By Jeff Rude, Golfweek
SAN MARTIN, Calif. – We used to count Tiger Woods’ victories, birdies and wow moments. We used to marvel at his recurring brilliance. We used to make sure we never took our eyes off of him for fear of missing something remarkable.
We still are compelled to watch – but to see if he can recapture form. We still count – but different things such as bunkers found and short putts missed. And we’re still amazed – but because he remains stuck in the mode of just another guy.
So it was in the Frys.com Open’s first round Thursday, Woods’ first competition since Aug. 12. The day before, he had pronounced himself ready, confident and comfortable that his retooled swing was feeling second nature. But his uneven performance of 2-over 73
suggested there’s plenty of work to be done, particularly with the shortest club in his bag, if he is to restore whatever measure of his glory days.
One round after yet another competitive layoff does not represent a significant exam. But Woods clearly resembled the player who hasn’t won in two years, not the one with 71 PGA Tour trophies, including 14 majors, on his resume.
Painting by numbers didn’t produce a Rembrandt of old.
Woods missed three putts inside of 6 feet on his first 11 holes at CordeValle Golf Club – from 3 feet at the third, 5 1/2 feet at the ninth and 4 feet at the 11th.
He found six bunkers in his first 14 holes, including three sand shots alone in bogeying the second hole.
It took him three holes to make two bogeys but 15 to rack up two birdies.
He double bogeyed a par 5, the 12th, after hooking a drive into rough and pulling his second into a hazard.
All that meant you had to scroll down the score list, not up like the old days, to find his position. A par save from 5 1/2 feet at 14 meant he stayed in a tie for 109th instead of dropping to T-122. And the 5-foot birdie putt at the par-5 15th meant he ended up T-84, six shots off the lead and four behind amateur playing competitor Patrick Cantlay’s 69.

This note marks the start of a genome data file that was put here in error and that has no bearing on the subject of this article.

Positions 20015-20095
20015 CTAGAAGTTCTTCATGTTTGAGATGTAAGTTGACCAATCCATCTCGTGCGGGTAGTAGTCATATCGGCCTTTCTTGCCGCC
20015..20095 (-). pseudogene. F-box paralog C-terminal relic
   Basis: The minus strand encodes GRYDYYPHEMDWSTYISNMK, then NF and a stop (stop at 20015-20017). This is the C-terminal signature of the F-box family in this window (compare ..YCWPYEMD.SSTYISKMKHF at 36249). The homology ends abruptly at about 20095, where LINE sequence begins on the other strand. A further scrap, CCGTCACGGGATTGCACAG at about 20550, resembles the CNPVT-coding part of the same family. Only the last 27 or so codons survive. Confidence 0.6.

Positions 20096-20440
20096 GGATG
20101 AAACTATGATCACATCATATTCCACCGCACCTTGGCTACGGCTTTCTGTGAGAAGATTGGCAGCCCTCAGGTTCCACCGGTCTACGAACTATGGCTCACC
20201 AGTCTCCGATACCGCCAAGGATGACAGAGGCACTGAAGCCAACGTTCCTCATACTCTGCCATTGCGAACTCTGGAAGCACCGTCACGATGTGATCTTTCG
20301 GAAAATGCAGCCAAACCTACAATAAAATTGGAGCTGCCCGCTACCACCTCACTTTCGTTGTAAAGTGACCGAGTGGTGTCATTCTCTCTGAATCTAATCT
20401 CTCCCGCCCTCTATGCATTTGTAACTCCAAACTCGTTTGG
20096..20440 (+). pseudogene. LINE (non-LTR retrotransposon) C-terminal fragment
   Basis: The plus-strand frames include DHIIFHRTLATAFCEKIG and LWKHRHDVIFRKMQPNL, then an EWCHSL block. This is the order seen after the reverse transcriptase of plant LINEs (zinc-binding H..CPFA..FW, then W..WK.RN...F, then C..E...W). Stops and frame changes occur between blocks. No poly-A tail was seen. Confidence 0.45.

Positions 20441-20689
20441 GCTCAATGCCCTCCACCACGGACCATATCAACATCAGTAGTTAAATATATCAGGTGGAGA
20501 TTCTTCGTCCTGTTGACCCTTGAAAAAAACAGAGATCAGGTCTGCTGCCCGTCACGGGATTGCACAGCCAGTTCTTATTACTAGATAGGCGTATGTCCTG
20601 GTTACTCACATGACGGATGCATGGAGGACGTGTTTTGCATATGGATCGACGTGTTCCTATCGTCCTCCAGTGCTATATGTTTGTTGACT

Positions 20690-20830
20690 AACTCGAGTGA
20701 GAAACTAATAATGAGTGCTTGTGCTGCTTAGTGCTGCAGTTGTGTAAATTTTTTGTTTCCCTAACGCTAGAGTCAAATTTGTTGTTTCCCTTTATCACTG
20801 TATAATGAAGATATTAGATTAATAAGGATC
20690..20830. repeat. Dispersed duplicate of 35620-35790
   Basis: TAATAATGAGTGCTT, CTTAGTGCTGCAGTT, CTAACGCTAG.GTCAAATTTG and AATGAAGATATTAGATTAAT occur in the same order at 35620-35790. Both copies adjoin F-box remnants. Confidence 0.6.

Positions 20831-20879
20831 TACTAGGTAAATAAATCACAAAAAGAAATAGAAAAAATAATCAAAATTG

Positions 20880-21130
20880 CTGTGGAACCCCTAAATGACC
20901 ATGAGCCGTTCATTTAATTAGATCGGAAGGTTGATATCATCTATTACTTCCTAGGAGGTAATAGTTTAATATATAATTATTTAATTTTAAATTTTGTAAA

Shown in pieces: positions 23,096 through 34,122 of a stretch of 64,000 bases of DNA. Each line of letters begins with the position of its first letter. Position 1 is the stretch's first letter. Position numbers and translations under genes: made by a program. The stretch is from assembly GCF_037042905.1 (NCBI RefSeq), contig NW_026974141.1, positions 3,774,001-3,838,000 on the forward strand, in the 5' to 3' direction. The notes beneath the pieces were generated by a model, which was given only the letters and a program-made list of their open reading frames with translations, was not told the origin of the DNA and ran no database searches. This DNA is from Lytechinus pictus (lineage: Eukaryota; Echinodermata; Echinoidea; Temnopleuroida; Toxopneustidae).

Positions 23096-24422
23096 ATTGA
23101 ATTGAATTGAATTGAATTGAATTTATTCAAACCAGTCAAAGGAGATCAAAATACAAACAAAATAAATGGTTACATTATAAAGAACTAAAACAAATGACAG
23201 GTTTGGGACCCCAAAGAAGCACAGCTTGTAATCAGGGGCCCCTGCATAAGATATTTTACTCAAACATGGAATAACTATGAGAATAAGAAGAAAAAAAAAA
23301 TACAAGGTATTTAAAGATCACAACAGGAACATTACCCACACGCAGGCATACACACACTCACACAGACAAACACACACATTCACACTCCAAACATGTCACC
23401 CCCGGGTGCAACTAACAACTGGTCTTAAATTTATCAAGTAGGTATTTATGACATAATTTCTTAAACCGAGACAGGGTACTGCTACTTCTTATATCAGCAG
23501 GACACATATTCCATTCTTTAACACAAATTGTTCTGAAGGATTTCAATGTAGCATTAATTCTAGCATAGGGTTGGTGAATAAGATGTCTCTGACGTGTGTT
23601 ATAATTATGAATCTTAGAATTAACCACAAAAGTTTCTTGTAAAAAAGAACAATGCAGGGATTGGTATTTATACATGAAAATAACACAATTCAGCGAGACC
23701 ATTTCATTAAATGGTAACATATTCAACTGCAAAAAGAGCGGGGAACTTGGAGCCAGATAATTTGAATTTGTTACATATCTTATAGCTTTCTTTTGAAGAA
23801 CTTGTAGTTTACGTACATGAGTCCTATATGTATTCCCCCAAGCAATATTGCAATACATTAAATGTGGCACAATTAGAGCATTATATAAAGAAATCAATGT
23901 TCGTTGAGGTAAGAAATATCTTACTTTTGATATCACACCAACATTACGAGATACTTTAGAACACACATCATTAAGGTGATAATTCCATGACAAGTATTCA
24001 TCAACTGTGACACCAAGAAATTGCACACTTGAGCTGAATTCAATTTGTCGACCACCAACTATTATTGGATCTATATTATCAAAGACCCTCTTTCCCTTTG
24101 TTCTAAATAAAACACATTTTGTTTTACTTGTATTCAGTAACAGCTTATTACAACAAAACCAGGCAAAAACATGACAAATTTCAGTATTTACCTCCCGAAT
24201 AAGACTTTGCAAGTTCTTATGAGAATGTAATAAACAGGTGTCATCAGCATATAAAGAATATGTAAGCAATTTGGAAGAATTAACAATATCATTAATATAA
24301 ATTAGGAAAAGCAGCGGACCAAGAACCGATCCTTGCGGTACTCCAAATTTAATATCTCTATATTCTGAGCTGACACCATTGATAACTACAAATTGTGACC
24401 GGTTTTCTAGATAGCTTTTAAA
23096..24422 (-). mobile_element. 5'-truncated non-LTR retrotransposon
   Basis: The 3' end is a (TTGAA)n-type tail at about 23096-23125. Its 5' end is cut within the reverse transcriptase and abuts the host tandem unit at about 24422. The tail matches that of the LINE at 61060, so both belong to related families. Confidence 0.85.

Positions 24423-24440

“Not happy,” Woods said afterward when asked how he felt. “It was one of the worst putting rounds I’ve ever had. I don’t think I can putt any worse than I did today.”
Woods did make putts in the 4- to 6-foot range on Nos. 14-16, the last after his ball circled the hole. But he clearly doesn’t putt nearly as well as during his Secretariat years.
He didn’t used to miss three short putts on his first 11 holes. Something’s different – confidence, focus, technique, eyes, posture? – and that has been the case for a long while.
Woods himself cited a couple of reasons for his difficulty here: Inactivity and speed.
“I haven’t played,” he said. “Number 2, I haven’t practiced as much as I have in the past.”
What’s more, he said the greens here aren’t as fast as those at his new home course, Medalist in Hobe Sound, Fla., and he never got the pace down.
“My stroke got worse because I was trying to (alter) it, and I started losing confidence in it because I wasn’t hitting my line,” he said. “So it was just a downward spiral.”
If he is again going to collect trophies by the bunches, not to mention a major a year on average, his work with the flat stick will need to improve significantly.
He used to be automatic. Now he seems often tentative.
He used to make 12 1/2-foot birdie putts, not miss several inches low as he did on No. 17. He again missed another birdie try low, from 12 feet, at the last.
Based on what we see and feel now, his winning of five more majors to break Jack Nicklaus’ record would qualify as his best body of work, more impressive than the first 14. That’s all things considered, like the mental (post-scandal divorce) and physical (left leg) damage endured the past two calendars.
On the cusp of 36, he has plenty of time, of course – to win a handful of majors, to get ready for the Masters, even to find form before next month’s Presidents Cup.
A finally-healthy Woods has gotten in countless, needed swing repetitions since he missed the cut at the PGA Championship. He spiked his confidence with a 62 last week at Medalist.
But there’s something else he dearly needs now: Something positive under the gun – inside Tour ropes, not inside the gates of his home course. You could see that somewhat with ball-striking. He hit seven of 14 fairways and nine greens in regulation, plus two fringes. But some odd swings showed up, such as the steep action with a 3-wood off the fifth tee that produced a fat shot that ended up about 60 yards behind the 3-wood shot of playing competitor Louis Oosthuizen.
“The rest of my game was not too bad,” Woods said. “I hit some bad shots, yes. But I also hit some really good ones. But I got nothing out of the round on the greens.”
That meant he was headed off to the putting green. And to the tool kit.
“I think I’m going to go put some lead tape on (the putter) and see if maybe (there’s) a little more mass,” Woods said. “It’s always worked in the past. I think I’m going to have to do that here.”
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